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Obama: Seamless Security Transition A Priority

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Obama: Seamless Security Transition A Priority


Obama: Seamless Security Transition A Priority

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This is Morning Edition from NPR News. I'm Renee Montagne.


And I'm Steve Inskeep. Good morning. His face has been everywhere since the election, but President-elect Barack Obama has limited the number of times he takes questions. One exception came last night on "60 Minutes," the CBS News program. Obama spoke about national security, the nation's deep economic troubles, and adjusting to life as the next president of the United States. For part of the interview, he was joined by future first lady Michelle Obama who says that in some ways reality has not sunk in. Here's NPR's Don Gonyea.

DON GONYEA: The issues that dominated the campaign are dominating President-elect Obama's transition to the presidency. On national security, he's now receiving daily intelligence briefings on potential threats. In the interview with CBS correspondent Steve Kroft, he spoke of the need to be especially vigilant now.

(Soundbite of Obama interview on CBS News program "60 Minutes")

President-elect BARACK OBAMA: I think it's important to get a national security team in place because transition periods are potentially times of vulnerability to a terrorist attack. We want to make sure that there is as seamless a transition on national security as possible.

GONYEA: On the economy, the magnitude of the challenge has been compared to what Franklin Roosevelt faced when he became president 75 years ago.

President-elect OBAMA: What you see in FDR that I hope my team can emulate is not always getting it right, but projecting a sense of confidence and a willingness to try things and experiment in order to get people working again. And I think that that's what the American people expect. You know, they're not expecting miracles.

GONYEA: The president-elect also said that the average American knows that the president can't just snap his fingers and make everything OK, but that they do say this...

President-elect OBAMA: What we do expect is that the guy is going to be straight with us. We do expect that he's going to be working really hard for us. We do expect that he's going to be thinking about ordinary Americans and not just the wealthy and the powerful. And we do expect that if something doesn't work, that they're going to try something else until they find something that does. And that's the kind of common-sense approach that I want to take when I take office.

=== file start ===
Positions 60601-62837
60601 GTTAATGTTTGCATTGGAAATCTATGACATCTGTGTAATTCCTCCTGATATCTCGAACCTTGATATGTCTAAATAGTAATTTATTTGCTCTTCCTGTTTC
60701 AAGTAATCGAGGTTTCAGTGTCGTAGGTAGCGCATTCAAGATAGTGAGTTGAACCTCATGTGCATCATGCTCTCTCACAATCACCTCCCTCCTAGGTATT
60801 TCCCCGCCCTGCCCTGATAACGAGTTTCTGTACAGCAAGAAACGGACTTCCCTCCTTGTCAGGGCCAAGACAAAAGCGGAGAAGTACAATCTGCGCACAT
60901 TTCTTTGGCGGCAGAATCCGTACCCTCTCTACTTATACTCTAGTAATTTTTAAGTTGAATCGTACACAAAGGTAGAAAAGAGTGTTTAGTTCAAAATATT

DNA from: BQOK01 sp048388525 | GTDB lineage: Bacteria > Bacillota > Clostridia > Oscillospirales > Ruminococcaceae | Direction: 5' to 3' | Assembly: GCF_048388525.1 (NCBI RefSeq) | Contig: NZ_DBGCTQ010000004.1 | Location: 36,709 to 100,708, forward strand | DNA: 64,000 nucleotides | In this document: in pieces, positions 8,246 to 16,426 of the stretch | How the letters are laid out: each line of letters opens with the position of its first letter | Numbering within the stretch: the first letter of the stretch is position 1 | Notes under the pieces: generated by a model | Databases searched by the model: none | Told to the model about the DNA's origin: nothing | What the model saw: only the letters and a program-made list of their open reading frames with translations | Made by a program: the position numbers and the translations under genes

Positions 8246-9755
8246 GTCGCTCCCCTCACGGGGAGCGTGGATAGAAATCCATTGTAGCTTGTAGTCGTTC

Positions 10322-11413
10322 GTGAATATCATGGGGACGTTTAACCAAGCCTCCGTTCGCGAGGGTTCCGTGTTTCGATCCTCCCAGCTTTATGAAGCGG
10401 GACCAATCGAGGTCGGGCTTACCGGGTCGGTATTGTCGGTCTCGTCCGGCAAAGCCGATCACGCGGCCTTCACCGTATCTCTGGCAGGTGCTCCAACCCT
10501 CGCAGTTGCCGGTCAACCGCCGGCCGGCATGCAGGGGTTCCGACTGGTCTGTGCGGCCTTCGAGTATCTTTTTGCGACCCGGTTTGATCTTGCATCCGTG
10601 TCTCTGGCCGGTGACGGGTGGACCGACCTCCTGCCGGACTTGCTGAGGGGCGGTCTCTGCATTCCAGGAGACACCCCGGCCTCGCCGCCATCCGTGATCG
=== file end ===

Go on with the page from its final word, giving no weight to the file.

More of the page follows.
GONYEA: The interview also included discussion of the personal - of how one prepares to take on the weight of the presidency, particularly during perilous times for the economy, coupled with involvement in two wars overseas. Obama told CBS's Kroft he's turned to the writings of President Abraham Lincoln.

President-elect OBAMA: There's a wisdom there and a humility about his approach to government, even before he was president, that I just find very helpful.

Mr. STEVE KROFT (Correspondent, "60 Minutes"): He put a lot of his political enemies in his Cabinet.

President-elect OBAMA: He did.

Mr. KROFT: Is that something you're considering?

President-elect OBAMA: Well, I tell you what. I find him a very wise man.

GONYEA: As for when we'll start to get the names of Cabinet nominees, the president-elect would only say "soon." He was joined by his wife, Michelle, for a portion of the program last night.

President-elect OBAMA: There are still some things we're not adjusted to.

Ms. MICHELLE OBAMA: Like what? What do you want? What aren't you adjusted to?

President-elect OBAMA: Me not being able to take a walk.

Ms. OBAMA: Oh, well, you know. It's true.

President-elect OBAMA: No, I mean, those are things that...

Ms. OBAMA: I don't walk as much as he does, so I guess I don't miss it.

President-elect OBAMA: Yeah. I mean, you know...

Ms. OBAMA: You want to go for a walk?

President-elect OBAMA: I do. I'd love to take you for a walk. Although, it's cold today, but...

Ms. OBAMA: Yeah. I wouldn't go with you.

President-elect OBAMA: I know.

GONYEA: Then a bit more seriously.

President-elect OBAMA: I mean, the loss of anonymity - and this is not a complaint, this is part of what you sign up for - but, you know, being able to just wander around the neighborhood. I can't go to my old barbershop now. I've got to have my barber come to some undisclosed location to cut my hair. You know, the small routines of life that keep you connected, I think some of those are being lost. One of the challenges I think that we're going to be wrestling with is how to stay pretty normal.

GONYEA: President-elect Barack Obama on CBS's "60 Minutes' last night. Today his schedule in Chicago includes his first post-election meeting with the man he defeated for the presidency, Senator John McCain. Don Gonyea, NPR News.

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